Rich Internet App Improves Lab HealthBy David F. Carr | Posted 2007-11-30 Print
Ameripath's investment inPathway, a Java-based lab data and billing system, starts to pay off.
The Application: AmeriPath took several wrong turns en route to Pathway, the new billing and lab information system for its network of pathologists and testing facilities.
AmeriPath conducts specialized laboratory testing to guide the treatment of cancer and other diseases. Pathway allows pathologists at different, often highly specialized locations, to collaborate on producing a single report about a given patient. In addition to including statistical results and diagnostic imagery, reports can include diagrams of an area of concern-a cervix, for instance-that the pathologist annotates with an "organ map" user interface widget. Reports can then be e-mailed, faxed or delivered over a Web portal. Previously, a physician who ordered a series of tests that had to be performed by several AmeriPath labs would get back multiple reports that needed to be pieced together to provide an overall picture.
To simplify deployment, Pathway is designed as a rich Internet application, meaning it is accessed through a Web browser but provides the rich user interface of a desktop application. Achieving that goal was not easy.
The project was too much of "a programmer's paradise," according to Tim McGuire, vice president of enterprise development for AmeriPath. The developers had locked themselves in a room and were working on the system in isolation. "There was no interaction with the business, just coding, so it was not on a path toward success," McGuire says. That project was also limited to creating a new application for one facility, so it didn't address the issue of integration across the company.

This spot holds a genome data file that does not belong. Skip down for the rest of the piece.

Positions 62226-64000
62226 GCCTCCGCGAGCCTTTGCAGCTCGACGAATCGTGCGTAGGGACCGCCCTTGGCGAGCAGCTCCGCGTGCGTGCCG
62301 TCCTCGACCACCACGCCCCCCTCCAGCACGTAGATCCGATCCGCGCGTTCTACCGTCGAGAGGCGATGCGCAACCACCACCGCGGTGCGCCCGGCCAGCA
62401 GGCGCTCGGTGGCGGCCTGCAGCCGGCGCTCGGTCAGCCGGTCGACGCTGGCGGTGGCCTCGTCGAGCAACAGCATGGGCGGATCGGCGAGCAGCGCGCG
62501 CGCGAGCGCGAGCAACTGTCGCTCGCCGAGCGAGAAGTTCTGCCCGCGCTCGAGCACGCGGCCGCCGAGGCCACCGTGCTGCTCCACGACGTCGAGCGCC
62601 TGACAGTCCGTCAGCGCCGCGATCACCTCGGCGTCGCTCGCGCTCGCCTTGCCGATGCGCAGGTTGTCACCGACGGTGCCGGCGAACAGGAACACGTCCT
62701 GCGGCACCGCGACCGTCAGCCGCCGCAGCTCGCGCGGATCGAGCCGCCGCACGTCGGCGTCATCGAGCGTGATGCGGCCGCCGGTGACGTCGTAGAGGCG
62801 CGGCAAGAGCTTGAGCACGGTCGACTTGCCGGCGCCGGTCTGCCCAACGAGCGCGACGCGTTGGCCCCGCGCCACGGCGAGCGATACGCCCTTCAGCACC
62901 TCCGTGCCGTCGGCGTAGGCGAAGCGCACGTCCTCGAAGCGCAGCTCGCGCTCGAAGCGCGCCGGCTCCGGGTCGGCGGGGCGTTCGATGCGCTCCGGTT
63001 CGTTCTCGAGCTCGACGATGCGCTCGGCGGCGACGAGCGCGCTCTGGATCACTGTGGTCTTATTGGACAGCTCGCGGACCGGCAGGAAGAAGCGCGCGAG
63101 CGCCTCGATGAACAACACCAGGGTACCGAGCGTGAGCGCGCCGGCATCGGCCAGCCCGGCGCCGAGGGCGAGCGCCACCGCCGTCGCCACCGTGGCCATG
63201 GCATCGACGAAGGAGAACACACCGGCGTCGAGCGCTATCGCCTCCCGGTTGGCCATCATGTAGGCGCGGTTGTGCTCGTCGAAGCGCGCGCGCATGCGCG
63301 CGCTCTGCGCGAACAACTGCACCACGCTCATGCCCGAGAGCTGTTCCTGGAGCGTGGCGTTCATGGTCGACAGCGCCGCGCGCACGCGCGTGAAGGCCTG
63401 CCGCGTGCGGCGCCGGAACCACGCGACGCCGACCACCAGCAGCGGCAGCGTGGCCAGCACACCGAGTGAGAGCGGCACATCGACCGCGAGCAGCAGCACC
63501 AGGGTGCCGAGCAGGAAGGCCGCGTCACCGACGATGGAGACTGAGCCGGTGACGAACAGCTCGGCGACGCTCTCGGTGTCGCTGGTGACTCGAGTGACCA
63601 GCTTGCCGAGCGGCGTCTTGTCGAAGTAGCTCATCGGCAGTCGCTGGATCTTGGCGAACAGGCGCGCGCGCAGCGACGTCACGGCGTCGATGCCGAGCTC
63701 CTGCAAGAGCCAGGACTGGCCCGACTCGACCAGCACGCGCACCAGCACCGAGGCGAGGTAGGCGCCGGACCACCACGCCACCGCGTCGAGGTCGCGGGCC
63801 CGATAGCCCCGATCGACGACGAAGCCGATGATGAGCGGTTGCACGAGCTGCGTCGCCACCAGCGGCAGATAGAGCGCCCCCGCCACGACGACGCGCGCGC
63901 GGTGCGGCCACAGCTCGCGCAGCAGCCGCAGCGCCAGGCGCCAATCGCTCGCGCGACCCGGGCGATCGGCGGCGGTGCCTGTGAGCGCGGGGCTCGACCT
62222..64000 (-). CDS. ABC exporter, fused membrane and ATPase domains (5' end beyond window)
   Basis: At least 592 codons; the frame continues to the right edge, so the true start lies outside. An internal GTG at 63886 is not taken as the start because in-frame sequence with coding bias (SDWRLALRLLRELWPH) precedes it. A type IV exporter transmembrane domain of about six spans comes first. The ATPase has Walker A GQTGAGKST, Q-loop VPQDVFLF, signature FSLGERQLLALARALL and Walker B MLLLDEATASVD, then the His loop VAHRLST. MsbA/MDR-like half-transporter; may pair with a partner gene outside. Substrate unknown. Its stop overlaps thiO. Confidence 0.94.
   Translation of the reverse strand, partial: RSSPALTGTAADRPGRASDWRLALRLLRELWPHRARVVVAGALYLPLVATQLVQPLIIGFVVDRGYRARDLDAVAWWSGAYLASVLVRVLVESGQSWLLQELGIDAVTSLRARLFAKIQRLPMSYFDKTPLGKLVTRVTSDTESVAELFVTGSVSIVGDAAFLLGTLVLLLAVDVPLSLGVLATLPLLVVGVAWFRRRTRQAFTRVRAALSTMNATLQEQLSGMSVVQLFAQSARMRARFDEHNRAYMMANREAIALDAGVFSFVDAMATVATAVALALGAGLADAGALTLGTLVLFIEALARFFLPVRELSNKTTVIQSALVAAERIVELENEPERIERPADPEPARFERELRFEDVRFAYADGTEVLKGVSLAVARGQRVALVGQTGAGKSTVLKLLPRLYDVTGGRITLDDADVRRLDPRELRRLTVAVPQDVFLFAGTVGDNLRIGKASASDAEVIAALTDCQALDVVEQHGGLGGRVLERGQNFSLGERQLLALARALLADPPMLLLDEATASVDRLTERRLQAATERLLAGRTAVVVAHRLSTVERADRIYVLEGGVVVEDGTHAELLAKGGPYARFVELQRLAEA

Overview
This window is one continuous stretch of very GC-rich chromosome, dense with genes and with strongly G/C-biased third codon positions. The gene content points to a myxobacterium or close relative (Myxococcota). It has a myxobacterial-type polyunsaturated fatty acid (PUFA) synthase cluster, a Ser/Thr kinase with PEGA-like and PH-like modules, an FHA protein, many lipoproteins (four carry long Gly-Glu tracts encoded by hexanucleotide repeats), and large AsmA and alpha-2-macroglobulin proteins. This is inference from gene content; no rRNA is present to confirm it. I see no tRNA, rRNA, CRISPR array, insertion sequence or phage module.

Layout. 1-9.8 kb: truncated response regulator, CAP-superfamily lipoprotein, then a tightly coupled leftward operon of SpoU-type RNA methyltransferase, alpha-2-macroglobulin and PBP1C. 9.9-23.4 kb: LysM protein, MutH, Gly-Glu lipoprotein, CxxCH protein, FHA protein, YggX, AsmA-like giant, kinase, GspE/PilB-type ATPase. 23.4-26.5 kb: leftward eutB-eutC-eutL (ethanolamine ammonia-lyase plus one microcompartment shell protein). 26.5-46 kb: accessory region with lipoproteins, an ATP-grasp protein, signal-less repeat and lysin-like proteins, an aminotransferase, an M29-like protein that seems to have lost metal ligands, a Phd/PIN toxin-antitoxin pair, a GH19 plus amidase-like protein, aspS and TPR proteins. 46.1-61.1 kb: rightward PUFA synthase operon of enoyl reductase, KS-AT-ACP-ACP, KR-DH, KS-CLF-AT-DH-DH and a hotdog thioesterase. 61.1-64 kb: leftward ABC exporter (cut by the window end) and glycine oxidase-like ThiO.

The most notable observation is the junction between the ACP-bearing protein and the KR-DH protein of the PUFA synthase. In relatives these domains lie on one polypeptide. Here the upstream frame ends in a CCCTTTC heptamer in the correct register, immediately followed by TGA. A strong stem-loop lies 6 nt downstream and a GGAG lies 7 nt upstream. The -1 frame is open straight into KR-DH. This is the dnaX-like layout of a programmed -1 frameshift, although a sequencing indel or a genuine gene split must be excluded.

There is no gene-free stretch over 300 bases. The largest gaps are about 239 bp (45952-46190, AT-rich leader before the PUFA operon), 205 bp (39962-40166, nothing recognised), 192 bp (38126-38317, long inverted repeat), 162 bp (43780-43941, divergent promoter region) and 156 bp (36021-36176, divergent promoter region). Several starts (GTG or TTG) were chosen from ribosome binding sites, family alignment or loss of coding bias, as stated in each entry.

In early 2006, AmeriPath started over, determined to produce a new system that could be used companywide, with delivery of the first release in about six months. The ongoing Pathway Project, which represents about a $25 million investment, according to a recent job posting for developers, still embraced Java as a base technology, with JBoss as the application server and a Java-based user interface. But this time project managers decided that working directly in Swing required too much low-level coding and too much time.
The Solution: To simplify development, AmeriPath adopted NexaWeb's Enterprise Web 2.0 suite of rich Internet application tools and components. McGuire says NexaWeb offers a more "declarative" development style, which is to say developers can specify the general layout and behavior they prefer without as much detailed coding other applications demand. Using NexaWeb helped developers progress more quickly and produce a leaner, faster application, McGuire says.
The Results: The project relaunched in early 2006, with the first lab implementation in November. The new system should be in place at about 10 labs by the end of 2007, with the other 30 labs coming online next year. Each lab presents its own challenges because of the degree of specialization. "If every [lab were] doing the same thing, it would be an easier task," he says. Still, it was a victory to identify the common functionality that could be used companywide yet was tailored to individual labs.
Dr. Stephen Aldred, an AmeriPath pathologist, remembers AmeriPath had already recognized the need for such a common system in 1997, the year it acquired his practice. "It's proven a lot more complex, taken more time than anticipated, but we have a system we can use across all lines of the company," he says.
In fact, it may wind up being used even more widely. In May, Quest Diagnostics completed its acquisition of AmeriPath, paying $1.23 billion in cash and taking over a debt of $770 million for a total deal value of about $2 billion. AmeriPath helps give Quest, best known for bloodwork and other routine clinical tests, a fuller range of diagnostic testing services. It also gives Quest access to Pathway.
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